Map of the Great Lakes Watershed showing Indigenous languages

Original languages of Great Lakes.- St. Lawrence watershed. Map by Chris Brackley.

In honour of all the Indigenous languages born in — and irrevocably tied to — the land surrounding the Great Lakes- St. Lawrence watershed, Biinaagami is launching a five-part series on Indigenous languages. Today’s introduction also coincides with Canada’s National Day for Indigenous Languages in which the nation promotes the use of the Indigenous languages, decades after systematically destroying them through the Residential School system and assimilative policies.

This series is meant to bring awareness not only to the threats that our languages face but also to the dedicated individuals pouring all their love into reviving them — often at great personal cost. According to UNESCO, there is not a single Indigenous language in the watershed that is considered “safe.”

While each Indigenous People has their own culture, artworks, stories and languages, we are united in the way we are intertwined with the land and her waters. There are more than 200 First Nations within the Great Lakes-St. Lawrence watershed, all of whom are bound to the waters through our shared responsibility to love and protect Mother Earth.

To illustrate some of the Original Peoples’ ways of thinking about water, Biinaagami, an Anishinaabe name meaning “pure, clean water,” sought out four language keepers to share how their language binds them to this watershed. In conversation, we gathered water-related words from each speaker, offering insight into their cultures, and gifting our readers some words to carry with them too.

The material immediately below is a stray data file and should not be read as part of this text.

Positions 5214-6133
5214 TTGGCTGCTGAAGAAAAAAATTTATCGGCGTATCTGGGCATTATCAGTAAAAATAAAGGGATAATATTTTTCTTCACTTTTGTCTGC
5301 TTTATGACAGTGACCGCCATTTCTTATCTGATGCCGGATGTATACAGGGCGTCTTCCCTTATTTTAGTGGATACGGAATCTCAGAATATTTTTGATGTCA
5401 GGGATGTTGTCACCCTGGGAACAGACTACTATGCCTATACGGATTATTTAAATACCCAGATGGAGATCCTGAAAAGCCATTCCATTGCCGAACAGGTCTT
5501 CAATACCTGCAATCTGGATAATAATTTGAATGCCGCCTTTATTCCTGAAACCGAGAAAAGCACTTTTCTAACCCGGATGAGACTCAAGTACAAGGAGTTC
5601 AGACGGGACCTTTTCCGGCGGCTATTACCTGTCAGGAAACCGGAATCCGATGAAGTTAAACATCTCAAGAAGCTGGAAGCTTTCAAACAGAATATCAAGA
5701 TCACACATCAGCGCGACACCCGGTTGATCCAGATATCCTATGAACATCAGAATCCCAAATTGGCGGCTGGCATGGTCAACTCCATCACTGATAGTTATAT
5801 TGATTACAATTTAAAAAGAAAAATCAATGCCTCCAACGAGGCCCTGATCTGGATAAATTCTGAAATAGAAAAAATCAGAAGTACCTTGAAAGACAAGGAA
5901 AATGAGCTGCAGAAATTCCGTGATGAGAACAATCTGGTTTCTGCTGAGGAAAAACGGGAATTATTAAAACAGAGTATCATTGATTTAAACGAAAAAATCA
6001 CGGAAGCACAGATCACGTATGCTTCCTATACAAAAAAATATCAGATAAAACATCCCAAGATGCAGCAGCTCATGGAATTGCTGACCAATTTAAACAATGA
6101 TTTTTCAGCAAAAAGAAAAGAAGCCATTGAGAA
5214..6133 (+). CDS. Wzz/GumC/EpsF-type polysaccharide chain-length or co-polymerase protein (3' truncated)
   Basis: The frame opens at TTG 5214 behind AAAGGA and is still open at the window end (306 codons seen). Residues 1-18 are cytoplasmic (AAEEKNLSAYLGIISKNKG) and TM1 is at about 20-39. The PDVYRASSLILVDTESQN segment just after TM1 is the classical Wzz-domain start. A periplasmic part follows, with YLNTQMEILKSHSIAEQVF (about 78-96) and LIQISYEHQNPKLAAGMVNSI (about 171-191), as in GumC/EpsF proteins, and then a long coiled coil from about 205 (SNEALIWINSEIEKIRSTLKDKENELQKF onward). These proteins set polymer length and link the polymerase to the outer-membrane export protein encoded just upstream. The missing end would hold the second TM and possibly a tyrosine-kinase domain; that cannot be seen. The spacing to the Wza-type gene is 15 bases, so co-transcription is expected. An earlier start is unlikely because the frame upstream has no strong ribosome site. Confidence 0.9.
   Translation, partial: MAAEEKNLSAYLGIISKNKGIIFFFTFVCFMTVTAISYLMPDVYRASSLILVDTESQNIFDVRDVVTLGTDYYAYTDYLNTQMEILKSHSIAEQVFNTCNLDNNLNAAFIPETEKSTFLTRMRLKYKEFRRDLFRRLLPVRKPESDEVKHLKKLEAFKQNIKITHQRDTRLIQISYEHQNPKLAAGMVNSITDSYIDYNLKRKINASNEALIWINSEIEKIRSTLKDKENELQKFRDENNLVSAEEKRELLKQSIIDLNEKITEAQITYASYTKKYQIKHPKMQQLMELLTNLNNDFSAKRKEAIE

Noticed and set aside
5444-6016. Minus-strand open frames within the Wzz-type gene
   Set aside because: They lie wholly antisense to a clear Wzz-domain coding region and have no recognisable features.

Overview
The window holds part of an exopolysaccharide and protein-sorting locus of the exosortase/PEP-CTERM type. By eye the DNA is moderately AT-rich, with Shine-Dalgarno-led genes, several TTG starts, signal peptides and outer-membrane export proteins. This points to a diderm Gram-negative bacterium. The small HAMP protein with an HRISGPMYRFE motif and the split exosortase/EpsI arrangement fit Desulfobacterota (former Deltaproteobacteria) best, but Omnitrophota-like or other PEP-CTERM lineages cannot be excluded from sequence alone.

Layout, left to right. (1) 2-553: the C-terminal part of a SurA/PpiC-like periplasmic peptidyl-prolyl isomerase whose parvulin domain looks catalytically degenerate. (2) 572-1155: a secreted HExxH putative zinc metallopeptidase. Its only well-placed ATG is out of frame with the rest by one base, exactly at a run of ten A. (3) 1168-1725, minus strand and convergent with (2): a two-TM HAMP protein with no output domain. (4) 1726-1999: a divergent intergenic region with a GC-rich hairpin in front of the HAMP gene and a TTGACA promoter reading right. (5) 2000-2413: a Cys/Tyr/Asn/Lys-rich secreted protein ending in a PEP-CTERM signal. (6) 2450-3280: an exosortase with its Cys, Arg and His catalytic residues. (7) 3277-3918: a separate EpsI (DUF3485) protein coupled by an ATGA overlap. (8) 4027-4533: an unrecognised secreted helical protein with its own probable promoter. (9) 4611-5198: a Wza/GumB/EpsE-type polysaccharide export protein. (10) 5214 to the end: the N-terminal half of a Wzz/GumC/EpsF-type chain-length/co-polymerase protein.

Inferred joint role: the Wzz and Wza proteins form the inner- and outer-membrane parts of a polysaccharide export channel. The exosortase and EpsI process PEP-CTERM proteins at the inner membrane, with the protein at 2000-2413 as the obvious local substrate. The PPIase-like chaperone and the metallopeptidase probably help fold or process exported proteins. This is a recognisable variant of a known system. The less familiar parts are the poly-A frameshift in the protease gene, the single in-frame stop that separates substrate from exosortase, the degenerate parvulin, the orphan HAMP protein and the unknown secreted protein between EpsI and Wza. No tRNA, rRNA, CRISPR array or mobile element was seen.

As you read these interviews over the coming month, we invite you to reflect on how these terms offer perspectives about water and how terms in your own language may do the same.

In these four conversations with language keepers, young and old, we found that Original Peoples’ terms and ways of thinking about water are ultimately conduits to strengthening relationships between people, waters and land, regardless of Nation. These connections help us orient ourselves within the natural world, rather than above it. Teachings and values about water are inherently carried in these languages.

So, losing languages and dialects is not just about losing words; it’s losing connection. It’s losing connection to the waters, to the land, to our ancestors, our oral histories, songs, ceremonies, dreams, and all the non-human beings in the natural world that work together to help sustain life — our lives. The languages that carry such teachings need our help to be spoken back to life.

One of my Kanyen’kéha teachers says to use and teach whatever words we can, whenever we can. Do it even if we stumble over the pronunciation or become angry with our lack of fluency in our own native language – or angry that our fluency was stolen. In that way, we each carry a little piece of the puzzle that keeps these sacred connections alive. So, I invite you to start with a few words from my language. Speak them badly if you have to.

Wa’tkwanonhwerá:ton tsi wésewawe Biinaagami. Konoronhkwa. “Welcome to Biinaagami. I love you/ you are precious to me”.

Wa’tkwanonhwerá:ton: [what-gwa-noo-hweh-rah-doo]

Tsi: [Jee]

Wésewawe: [weh-say-wah-way]

Konoronhkwa: [Guh-no-roong-kwah]

  • Watch for language interviews to be released each Sunday throughout April.